Timesync domain via policy + monitor (Windows 2008/2003 mixed domain)

Hi,

I have posted a question regarding timesync some time ago: http://www.experts-exchange.com/OS/Microsoft_Operating_Systems/Server/Windows_Server_2008/Q_27578837.html

I just wonder if it is not simpler to set timesync via policy? Why was suggested to do it manually as there is a policy available? Then again it seems to cause issues by default: http://blogs.dirteam.com/blogs/sanderberkouwer/archive/2010/09/10/active-directory-time-sync-broken-by-default.aspx

Please advise how to configure it + check for correct config/get alerts if issues.

J.
janhoedtAsked:
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Leon FesterConnect With a Mentor IT Project Change ManagerCommented:
In your original post, the question being answer was "How do I set this dc to sync with an external timeserver, f.e. ntp.pool.org?"

I wouldn't do that via Group Policy.

However configuring your clients would easier when configured via Group Policy.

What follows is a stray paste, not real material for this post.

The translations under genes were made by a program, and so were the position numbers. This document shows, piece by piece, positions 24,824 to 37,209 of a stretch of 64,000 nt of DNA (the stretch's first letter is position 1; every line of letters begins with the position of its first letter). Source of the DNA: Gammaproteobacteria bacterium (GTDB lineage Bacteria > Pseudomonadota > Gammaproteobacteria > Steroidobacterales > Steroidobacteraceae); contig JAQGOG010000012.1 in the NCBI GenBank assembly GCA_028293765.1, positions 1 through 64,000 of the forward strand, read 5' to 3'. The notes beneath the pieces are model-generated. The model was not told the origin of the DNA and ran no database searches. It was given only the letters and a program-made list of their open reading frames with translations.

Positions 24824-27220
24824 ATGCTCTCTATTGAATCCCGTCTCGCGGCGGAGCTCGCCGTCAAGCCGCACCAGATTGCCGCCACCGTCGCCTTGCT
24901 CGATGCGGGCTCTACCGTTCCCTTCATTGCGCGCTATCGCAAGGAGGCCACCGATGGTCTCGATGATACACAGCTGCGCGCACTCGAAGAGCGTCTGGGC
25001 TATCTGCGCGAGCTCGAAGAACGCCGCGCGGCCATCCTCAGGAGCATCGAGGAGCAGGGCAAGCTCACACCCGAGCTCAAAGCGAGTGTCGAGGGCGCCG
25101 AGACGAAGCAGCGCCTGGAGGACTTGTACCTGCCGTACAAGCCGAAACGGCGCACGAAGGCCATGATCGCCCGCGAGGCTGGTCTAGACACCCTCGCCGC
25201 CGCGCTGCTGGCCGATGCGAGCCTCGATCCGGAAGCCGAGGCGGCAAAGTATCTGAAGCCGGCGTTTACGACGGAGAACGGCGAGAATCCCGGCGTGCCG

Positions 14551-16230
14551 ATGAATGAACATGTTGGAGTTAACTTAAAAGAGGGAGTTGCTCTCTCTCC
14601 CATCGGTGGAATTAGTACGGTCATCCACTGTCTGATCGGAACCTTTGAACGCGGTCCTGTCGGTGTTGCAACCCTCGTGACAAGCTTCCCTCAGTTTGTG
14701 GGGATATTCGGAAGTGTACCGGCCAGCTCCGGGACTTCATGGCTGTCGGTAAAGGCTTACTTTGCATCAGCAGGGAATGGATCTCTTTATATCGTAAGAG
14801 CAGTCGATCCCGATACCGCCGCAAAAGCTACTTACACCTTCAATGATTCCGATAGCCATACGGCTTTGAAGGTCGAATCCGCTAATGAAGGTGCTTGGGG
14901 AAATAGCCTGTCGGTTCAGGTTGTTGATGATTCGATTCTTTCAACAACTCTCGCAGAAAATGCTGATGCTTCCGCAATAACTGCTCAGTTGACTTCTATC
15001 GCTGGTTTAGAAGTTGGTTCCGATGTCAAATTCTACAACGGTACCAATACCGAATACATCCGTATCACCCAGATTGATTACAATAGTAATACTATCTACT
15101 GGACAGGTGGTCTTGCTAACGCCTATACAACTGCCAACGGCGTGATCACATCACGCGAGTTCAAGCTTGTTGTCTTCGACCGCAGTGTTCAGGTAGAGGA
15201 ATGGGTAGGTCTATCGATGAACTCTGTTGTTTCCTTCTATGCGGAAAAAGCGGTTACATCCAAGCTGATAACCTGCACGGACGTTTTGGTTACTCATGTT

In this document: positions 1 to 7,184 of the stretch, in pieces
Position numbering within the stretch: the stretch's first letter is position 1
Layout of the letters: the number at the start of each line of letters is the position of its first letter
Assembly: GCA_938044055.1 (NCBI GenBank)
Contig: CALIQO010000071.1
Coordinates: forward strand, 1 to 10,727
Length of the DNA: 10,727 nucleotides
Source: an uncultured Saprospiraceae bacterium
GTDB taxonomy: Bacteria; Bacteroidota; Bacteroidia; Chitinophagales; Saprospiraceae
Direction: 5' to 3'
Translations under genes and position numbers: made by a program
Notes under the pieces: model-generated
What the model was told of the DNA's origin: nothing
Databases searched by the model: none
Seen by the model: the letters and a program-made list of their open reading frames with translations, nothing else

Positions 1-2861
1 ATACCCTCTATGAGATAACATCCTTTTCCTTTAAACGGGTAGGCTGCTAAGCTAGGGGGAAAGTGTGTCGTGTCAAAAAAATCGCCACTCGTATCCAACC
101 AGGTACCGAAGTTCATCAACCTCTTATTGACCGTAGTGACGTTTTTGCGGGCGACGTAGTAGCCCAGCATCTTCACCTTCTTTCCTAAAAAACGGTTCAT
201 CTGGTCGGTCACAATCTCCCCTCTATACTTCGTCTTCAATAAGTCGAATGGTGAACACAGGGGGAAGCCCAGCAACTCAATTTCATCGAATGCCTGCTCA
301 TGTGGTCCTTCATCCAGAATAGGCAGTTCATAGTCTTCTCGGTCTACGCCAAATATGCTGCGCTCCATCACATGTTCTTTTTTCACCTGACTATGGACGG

The domain is already activated to configure time sync via the domain hierarchy...which is a builtin algorhythm for find an authoritative time source on your network.
http://technet.microsoft.com/en-us/library/cc773013(v=ws.10).aspx

If you've followed the recommendation then your PDCe is configured as an authoritative time server and will offer time sync information.

When you're using a non-standard configuration or domain hierarchy time sync is not working, then it's advisable to setup they servers/workstation to find the time server via Group Policy.

Also, in secure environments you want to lock down your client configurable settings to prevent malicious activities from users, so you'd want to lock down such settings via GPO.

Link to GPO values that you can set for time sync.
http://technet.microsoft.com/en-us/library/cc773263(v=ws.10).aspx#w2k3tr_times_tools_vwtt
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SandyCommented:
You need to setup Win32Time service or you also can use NTP
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